Rethinking Citizenship

I looked in my immigration law practice's scheduling book, and saw a blank space after Irma's name.  She did not leave a telephone number and had refused to tell our receptionist what the purpose of her appointment was, so we had to wait until she arrived to find out why she wished to see us.

When Irma arrived, she looked as if she could give birth at any moment.  After two of us helped her into a chair, she explained that she had no immigration status and that her husband was in Ecuador. She said that their baby was expected in a week, and she wanted to find out if any immigration benefits would be available to her and her husband when the baby was born.

Irma was one of the tens of thousands of women who enter the U.S. each year with a single purpose in mind.  It is not employment, or even a desperate effort to make out some claim for legal immigration status.  It is to give birth to a child within the borders of the United States.  Some run across borders at night, others enter on tourist visas and stay as long as it takes to give birth. 

The benefits reaped by each of these women, and their families, are enormous.  While it's true that none are eligible for federal public assistance, thanks to the 1996 Welfare Reform Act, the offspring of each is entitled to the full panoply of federal and state public assistance because they are citizens.  When those children reach age 21, they can petition their entire family into the U.S.  And during the time that child is reaching age 21, no immigration judge in the country will deport the mother, on the basis that doing so would cause hardship to the citizen child.  

As you might expect, the U.S. has some of the world's least restrictive citizenship rules.  With extremely rare exception, a person born in the U.S. is a U.S. citizen.  Compare this to a country like Japan, where a family's successive generations can live without ever being conferred citizenship.

Citizenship by birth in the U.S. is not just a function of immigration law, it's a right guaranteed by the Constitution's 14th Amendment.  Although the issue of citizenship for the children of noncitizens was litigated to conclusion in the 19th century, it's safe to say that never before in our history have so many people entered the U.S. illegally with the single-minded purpose of bearing a child on U.S. soil.  Though Great Britain and Australia once had citizenship rules similar to the U.S., they were scrapped in the 1980s in the face of mounting illegal immigration.   

"Anchor babies," as they are called, have probably always existed in the U.S.  But it's hard to imagine them existing in the huge numbers they do now.  The federal government, perhaps deliberately, does not track anchor baby births.  The Federation for American Immigration Reform put the figure at 165,000 births in 2001.  But other estimates put the number of children born to illegal aliens each year between 287,000 to 363,000.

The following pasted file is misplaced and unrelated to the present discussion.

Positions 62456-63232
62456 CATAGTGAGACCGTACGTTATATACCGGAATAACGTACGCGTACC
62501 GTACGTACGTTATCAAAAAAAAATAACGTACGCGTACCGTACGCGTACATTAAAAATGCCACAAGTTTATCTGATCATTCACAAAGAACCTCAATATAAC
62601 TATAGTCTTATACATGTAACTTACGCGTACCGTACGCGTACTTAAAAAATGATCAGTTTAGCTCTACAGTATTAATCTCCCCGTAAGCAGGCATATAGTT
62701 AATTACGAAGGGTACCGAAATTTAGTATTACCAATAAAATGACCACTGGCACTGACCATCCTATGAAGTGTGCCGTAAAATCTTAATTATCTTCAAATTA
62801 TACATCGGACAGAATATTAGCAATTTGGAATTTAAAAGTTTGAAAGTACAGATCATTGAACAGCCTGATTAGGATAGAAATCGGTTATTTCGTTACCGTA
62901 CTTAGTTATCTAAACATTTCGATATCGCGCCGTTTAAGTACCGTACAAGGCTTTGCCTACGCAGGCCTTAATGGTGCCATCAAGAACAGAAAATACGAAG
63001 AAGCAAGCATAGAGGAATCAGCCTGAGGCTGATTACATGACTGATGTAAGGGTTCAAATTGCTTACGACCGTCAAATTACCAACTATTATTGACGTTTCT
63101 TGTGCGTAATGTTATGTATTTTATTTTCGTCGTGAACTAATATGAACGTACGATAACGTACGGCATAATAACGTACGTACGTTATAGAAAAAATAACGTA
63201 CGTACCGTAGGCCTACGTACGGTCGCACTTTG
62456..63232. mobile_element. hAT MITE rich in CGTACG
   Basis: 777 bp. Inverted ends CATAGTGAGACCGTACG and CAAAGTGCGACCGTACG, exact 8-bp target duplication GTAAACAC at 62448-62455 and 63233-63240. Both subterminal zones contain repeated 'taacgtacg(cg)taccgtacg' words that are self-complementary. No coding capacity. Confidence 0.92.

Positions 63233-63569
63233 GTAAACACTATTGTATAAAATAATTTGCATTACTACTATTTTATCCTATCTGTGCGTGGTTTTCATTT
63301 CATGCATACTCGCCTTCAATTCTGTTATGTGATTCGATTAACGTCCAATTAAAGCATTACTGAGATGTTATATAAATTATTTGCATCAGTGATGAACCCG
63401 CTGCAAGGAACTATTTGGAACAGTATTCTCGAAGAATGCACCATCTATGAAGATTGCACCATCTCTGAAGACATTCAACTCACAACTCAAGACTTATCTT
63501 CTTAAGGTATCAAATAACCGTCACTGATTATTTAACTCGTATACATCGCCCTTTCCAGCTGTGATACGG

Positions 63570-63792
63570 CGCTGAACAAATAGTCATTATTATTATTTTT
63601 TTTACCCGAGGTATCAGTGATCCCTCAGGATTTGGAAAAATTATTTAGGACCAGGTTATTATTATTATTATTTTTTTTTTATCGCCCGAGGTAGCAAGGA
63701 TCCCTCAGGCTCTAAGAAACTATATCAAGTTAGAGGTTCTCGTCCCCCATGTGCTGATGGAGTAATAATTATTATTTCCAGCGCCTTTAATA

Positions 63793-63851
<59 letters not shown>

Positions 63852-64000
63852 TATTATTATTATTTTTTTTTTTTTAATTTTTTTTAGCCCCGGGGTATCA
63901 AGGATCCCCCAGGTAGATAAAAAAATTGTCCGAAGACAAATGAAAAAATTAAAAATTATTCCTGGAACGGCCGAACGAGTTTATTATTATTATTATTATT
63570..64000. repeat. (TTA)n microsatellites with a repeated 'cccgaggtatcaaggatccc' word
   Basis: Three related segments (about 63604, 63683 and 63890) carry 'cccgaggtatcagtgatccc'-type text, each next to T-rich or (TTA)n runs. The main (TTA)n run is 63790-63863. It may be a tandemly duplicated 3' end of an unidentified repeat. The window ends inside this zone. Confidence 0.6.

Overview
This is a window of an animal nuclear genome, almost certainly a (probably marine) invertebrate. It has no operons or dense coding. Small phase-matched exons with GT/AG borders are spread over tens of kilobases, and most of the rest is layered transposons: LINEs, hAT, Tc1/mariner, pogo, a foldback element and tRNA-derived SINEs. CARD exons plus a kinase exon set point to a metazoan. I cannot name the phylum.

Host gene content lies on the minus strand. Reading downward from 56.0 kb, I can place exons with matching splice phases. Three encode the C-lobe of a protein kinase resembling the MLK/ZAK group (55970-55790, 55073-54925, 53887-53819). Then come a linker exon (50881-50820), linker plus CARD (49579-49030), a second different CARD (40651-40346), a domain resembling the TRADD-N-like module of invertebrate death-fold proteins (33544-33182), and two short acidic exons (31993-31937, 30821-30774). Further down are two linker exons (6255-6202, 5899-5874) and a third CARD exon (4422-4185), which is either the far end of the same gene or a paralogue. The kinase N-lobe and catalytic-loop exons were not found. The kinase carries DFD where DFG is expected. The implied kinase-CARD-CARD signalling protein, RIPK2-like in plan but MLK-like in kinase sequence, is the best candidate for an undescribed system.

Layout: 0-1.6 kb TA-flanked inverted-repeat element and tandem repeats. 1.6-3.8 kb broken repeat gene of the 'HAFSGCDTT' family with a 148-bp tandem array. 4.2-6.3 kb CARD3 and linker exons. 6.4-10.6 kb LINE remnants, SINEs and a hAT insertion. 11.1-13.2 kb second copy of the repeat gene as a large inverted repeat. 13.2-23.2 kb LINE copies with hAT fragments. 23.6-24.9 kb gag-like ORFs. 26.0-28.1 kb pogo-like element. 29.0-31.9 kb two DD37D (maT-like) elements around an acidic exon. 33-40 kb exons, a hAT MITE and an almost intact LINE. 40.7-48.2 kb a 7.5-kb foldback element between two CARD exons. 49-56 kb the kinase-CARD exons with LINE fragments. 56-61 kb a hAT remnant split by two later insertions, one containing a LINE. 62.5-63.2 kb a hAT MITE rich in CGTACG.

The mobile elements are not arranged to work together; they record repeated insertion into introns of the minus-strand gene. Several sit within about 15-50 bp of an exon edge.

Though the lack of federal tracking makes it difficult to ascertain the costs of these births, the hard information that is available shows the degree to which state taxpayers support the lives of people who are not even allowed to be in the U.S.  In a recent year, California paid for 74,987 deliveries to illegal alien mothers, for a total cost of $215.2 million.  In the same year, 36 percent of all Medi-Cal paid births were those to illegal alien mothers.  In one Georgia county in 2001, taxpayers funded $650,000 in births to illegal alien mothers.  That equates to $7.8 million per year for one U.S. county.

Though direct federal public assistance to illegal aliens has been outlawed for the last seven years, it has not hindered its availability to them if they come to the U.S. to give birth.  Under a form of Medicaid called EMA, or "Emergency Medical Assistance," a doctor need only sign off on a form that states that harm might result to the illegal alien mother or child if money remains unavailable for treatment.  Medicaid is then available.  Medicaid administered on an EMA basis has been extended to pre- and postnatal care, surgeries having nothing to do with birth and even psychological treatment and foster care.                      

America's lax citizenship rules are now known throughout the world, and businessmen have found a way to profit.  Travel agencies in Taiwan, Hong Kong and South Korea openly cater to people who wish to travel to the U.S., legally, to give birth.  South Korean couples who want to avoid poor schools or compulsory military service for their sons travel to the U.S. on tourist visas that have been timed to coincide with the birth of their child.  When the child reaches school age, he can enter any U.S. public school district for which he can demonstrate residency. 

Even though many of America's seniors now struggle to pay for medicine, it has been almost four years since Congress mounted a serious effort to enact citizenship restrictions in these cases. It is unfortunate to be considering denying a baby born on American soil the privilege of citizenship that is his or her birthright, but until we come up with another solution, there must be a disincentive to stop women from entering the U.S. illegally just to give birth. Every year that America maintains its liberal citizenship rule is another year that U.S. taxpayers give millions of dollars in medical services to expectant mothers whose very presence in our country is illegal.         


Matt Hayes began practicing immigration law shortly after graduating from Pace University School of Law in 1994, representing new immigrants in civil and criminal matters. He recently left the New York City law practice he founded in 1997 for the "more normal life" of insurance defense, and is author of The New Immigration Law and Practice, a textbook to be pubished by West Legal Publications in October, 2003.

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